Subtle forms of vaccine hesitancy affecting children and adolescents are unreasonable and risky


Vaccine refusal and hesitancy have clear adverse effects on the nonvaccinated individual as well as on the community. Related research has been performed largely in the general pediatric population. Two studies have focused their lenses on subtle forms of vaccine hesitancy, in special groups—children with Down syndrome and the general adolescent population. In this volume of The Journal Langkamp et al administered the Parental Attitudes about Childhood Vaccines Survey (PACV) (a validated tool for the general pediatric population) to 55 parents of children ≤8 years of age attending the Down Syndrome Clinic at Akron Children’s Hospital and matched results with their child’s immunization record to assess association with up-to-date status for standard vaccines at 19 months of age. In all, 7% of parents refused all vaccines, and 18% considered themselves as vaccine hesitant, but almost one-half reported that they were concerned that their child would have a serious side effect, thought it better to have fewer vaccines at the same time, and had decided not to have their child receive an injection for reasons other than illness or allergy. Not surprisingly at 19 months, only 58% of children with Down syndrome were up to date for all 8 vaccines and only 31% also had had no delays. The percentage of children up to date declined with higher PACV scores. Both percentages of delayed and non-completion are substantially higher than in the general population and in some children studied with other chronic conditions, and are especially disconcerting in Down syndrome patients who have undo susceptibility to severe vaccine-preventable disease.

The study by Robison et al in The Journal of Pediatrics: X used Oregon’s electronic immunization registry ALERT IIS to assess the prevalence in >240 000 adolescents receiving only a single vaccine injection per visit at ≥9 years of age and its relationship with initiating and completing a valid human papillomavirus (HPV) vaccination series. The study also probed the relationship of earlier injection limitation at ≥4 years of age with later injection-limiting behavior and HPV vaccination. In accordance with school requirement of Tdap receipt for 7th grade entry, 93% of all adolescents had received Tdap, but only 79% had received MenACWY and 70% had initiated the HPV series. For adolescents who received multiple injections on at least one visit at ≥9 years of age, 61% completed the HPV series compared with only 8% of injection-limiting adolescents. Data further showed that injection limitation at an earlier age (likely parent choice) was associated with similar behavior at ≥9 years of age (likely patient choice or parent choice/acquiescence). When a second visit occurred for an injection-limiting teen, MenACWY rather than HPV was chosen as the next single injection, reducing further the likelihood that the 2 required additional visits to complete HPV series would occur.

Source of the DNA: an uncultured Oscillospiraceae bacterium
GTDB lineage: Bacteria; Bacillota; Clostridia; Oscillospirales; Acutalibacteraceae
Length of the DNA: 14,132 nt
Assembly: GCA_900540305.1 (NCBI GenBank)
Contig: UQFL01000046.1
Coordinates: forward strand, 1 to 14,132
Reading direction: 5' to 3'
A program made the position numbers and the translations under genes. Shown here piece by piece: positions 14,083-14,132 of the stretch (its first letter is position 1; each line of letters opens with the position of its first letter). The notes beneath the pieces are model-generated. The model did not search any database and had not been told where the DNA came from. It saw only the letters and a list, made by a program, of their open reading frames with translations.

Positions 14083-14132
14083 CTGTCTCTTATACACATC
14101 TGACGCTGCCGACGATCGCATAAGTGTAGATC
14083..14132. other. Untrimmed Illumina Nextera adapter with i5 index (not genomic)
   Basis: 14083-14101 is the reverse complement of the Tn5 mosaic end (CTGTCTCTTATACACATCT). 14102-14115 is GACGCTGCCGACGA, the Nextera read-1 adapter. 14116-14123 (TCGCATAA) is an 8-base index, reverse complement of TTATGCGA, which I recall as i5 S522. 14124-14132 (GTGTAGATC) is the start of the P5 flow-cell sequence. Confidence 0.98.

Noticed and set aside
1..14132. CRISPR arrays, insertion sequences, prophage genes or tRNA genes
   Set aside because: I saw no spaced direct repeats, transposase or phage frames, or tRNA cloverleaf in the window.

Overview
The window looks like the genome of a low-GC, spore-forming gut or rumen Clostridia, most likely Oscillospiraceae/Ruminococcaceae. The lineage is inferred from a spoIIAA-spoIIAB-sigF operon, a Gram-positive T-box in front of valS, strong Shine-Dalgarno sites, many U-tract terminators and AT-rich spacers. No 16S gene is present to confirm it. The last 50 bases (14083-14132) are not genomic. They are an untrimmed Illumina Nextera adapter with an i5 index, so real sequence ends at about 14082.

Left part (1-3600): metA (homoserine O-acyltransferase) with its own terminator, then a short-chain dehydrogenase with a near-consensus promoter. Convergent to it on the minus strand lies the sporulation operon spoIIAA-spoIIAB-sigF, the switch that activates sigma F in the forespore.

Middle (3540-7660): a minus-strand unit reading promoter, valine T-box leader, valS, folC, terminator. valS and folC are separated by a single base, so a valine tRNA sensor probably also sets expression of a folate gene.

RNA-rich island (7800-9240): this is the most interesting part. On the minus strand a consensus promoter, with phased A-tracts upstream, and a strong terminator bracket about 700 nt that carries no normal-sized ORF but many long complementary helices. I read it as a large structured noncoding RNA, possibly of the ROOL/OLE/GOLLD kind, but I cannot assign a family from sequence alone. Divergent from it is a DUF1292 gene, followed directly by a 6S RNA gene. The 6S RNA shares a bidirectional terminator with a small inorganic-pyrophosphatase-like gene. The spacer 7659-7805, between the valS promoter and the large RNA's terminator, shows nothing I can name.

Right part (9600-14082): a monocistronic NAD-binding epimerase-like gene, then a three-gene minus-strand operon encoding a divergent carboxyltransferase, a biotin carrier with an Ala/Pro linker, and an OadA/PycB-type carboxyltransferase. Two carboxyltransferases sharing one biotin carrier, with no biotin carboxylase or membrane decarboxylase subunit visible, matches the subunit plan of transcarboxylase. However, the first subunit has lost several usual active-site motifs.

There is no lack of safety or excess rate/severity of side effects in children with Down syndrome. There is no superior immunologic or safety basis, or evidence of psychological benefit, for separation of vaccines or injections. There is evidence from these 2 studies that such practices are associated with excess risk of achieving vaccine protection. Considering that for adolescents multiple highly beneficial vaccines now are standard recommendations, and that there is falloff of healthcare visits through teen years, the unreasonable practice of limiting injections per visit especially jeopardizes the age-sensitive, cancer-prevention opportunity of HPV vaccination. These studies expand and reinforce what should be every provider’s strong recommendation to immunize all children and adolescents, on time, at all eligible encounters, and without limiting vaccines or number of injections per visit.

Article pages 64 and at J Pediatr: X 2020;3:100024

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